On Monday, the United States Department of Justice filed a lawsuit against Texas over the state’s recently redrawn congressional district maps pushed by GOP leadership and passed roughly on party-line votes. The key argument behind President Biden’s DOJ lawsuit is that Texas has violated Section 2 of the Voting Rights Act, which prohibits voting practices or procedures that discriminate on the basis of race, color, or language.
Following the completion of the 2020 Census, Texas gained two additional congressional seats ahead of the 2022 elections. This increases its congressional delegation from 36 representatives to 38, and these two additional seats have majority-white voting populations, despite most population growth coming from non-white Texans.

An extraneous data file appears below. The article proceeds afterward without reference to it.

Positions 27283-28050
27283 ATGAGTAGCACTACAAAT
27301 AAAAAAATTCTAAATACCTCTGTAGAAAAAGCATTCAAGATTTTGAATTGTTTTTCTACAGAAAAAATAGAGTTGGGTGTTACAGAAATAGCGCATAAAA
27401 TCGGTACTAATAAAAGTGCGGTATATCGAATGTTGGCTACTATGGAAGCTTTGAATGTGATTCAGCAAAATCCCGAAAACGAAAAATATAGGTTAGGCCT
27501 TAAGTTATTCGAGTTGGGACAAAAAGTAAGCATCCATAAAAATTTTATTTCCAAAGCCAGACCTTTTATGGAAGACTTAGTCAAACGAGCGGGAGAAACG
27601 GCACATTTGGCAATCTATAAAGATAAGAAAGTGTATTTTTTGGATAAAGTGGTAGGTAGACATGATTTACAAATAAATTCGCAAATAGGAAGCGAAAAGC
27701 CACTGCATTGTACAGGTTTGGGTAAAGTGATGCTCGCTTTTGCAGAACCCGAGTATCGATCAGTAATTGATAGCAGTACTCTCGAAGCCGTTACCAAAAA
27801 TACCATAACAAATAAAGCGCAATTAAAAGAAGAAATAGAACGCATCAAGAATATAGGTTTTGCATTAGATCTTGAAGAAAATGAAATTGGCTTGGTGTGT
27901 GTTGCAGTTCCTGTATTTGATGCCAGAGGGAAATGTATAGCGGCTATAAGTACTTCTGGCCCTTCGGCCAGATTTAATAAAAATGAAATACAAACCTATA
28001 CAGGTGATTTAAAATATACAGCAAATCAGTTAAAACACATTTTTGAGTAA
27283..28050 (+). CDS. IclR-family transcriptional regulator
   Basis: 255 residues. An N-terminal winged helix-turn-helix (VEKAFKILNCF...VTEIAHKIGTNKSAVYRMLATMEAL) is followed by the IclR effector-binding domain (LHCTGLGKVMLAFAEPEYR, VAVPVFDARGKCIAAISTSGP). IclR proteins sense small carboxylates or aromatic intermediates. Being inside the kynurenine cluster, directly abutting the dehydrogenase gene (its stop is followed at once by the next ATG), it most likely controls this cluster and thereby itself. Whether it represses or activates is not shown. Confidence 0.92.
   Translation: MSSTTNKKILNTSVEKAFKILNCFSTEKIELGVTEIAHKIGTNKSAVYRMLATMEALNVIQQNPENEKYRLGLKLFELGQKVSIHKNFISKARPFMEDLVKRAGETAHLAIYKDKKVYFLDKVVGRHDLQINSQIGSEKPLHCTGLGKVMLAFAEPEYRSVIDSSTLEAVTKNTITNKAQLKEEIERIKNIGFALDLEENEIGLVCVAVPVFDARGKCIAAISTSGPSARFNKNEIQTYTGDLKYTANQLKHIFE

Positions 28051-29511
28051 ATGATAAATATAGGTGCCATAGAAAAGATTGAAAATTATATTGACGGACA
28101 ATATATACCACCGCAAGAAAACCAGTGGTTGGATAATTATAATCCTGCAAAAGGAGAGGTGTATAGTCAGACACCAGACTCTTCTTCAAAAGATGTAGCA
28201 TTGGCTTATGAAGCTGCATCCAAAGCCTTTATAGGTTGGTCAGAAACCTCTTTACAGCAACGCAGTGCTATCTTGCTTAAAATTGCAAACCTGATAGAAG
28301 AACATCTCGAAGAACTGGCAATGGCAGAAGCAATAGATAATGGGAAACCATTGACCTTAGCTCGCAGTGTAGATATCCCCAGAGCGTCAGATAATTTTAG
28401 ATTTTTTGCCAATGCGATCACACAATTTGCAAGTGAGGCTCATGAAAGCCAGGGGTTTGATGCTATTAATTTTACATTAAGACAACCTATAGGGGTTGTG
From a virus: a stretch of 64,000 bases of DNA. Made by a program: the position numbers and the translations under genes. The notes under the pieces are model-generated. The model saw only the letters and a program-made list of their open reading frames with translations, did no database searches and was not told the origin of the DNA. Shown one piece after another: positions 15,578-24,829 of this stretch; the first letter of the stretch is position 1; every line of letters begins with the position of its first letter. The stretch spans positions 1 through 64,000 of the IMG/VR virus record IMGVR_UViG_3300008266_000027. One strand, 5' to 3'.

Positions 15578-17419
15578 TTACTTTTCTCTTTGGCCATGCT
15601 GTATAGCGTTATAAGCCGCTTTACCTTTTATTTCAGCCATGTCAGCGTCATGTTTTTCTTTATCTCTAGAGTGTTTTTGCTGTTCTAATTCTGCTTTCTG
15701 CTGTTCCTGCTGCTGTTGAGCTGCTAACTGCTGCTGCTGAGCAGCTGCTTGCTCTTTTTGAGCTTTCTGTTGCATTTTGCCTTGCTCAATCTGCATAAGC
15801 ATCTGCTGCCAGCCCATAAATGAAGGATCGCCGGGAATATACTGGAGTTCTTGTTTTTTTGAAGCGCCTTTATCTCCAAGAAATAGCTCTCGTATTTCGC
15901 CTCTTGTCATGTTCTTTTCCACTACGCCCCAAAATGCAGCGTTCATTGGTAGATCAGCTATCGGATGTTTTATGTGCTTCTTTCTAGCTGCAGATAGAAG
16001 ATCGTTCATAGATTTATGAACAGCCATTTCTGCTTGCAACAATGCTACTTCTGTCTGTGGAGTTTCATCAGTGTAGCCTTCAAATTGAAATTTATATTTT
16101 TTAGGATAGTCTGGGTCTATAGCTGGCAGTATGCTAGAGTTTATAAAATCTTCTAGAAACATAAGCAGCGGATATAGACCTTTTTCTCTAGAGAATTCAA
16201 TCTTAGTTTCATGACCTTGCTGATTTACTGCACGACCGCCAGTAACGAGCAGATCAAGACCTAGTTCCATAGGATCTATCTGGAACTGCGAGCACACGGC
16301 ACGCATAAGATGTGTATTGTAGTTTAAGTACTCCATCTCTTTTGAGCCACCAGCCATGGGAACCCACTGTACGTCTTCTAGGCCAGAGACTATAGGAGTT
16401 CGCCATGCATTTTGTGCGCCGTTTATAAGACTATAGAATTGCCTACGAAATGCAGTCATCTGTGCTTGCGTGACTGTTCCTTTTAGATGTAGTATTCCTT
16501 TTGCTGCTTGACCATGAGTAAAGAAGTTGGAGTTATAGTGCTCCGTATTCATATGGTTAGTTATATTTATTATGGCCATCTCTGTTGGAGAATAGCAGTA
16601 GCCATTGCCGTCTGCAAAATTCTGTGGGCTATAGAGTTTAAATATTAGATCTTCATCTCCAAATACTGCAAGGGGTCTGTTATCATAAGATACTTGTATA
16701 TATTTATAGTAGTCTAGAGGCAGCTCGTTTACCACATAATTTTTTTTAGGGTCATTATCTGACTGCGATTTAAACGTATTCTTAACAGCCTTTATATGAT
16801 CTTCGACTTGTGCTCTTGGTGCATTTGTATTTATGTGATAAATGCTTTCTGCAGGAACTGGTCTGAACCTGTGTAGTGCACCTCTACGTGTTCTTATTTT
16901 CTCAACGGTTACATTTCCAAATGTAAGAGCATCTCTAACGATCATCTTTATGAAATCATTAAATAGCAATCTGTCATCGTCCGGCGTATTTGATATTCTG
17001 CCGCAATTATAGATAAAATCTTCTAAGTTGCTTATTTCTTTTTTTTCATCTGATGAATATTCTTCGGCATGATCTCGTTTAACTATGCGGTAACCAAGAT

The Department of Justice stated the new district lines that include Harris County have “failed to draw a seat encompassing the growing Latino electorate.” Prior to 2013, states with a history of racial gerrymandering would be required by the Voting Rights Act to seek approval from the federal government regarding new district lines—what was known as “preclearance.” The 2013 Supreme Court ruling Shelby County v. Holder removed the preclearance requirement.
When announcing the lawsuit on Monday, U.S. Attorney General Merrick Garland requested that Congress restore the Justice Department’s preclearance authority so that its efforts to combat Voting Rights Act violations would yield more accountability.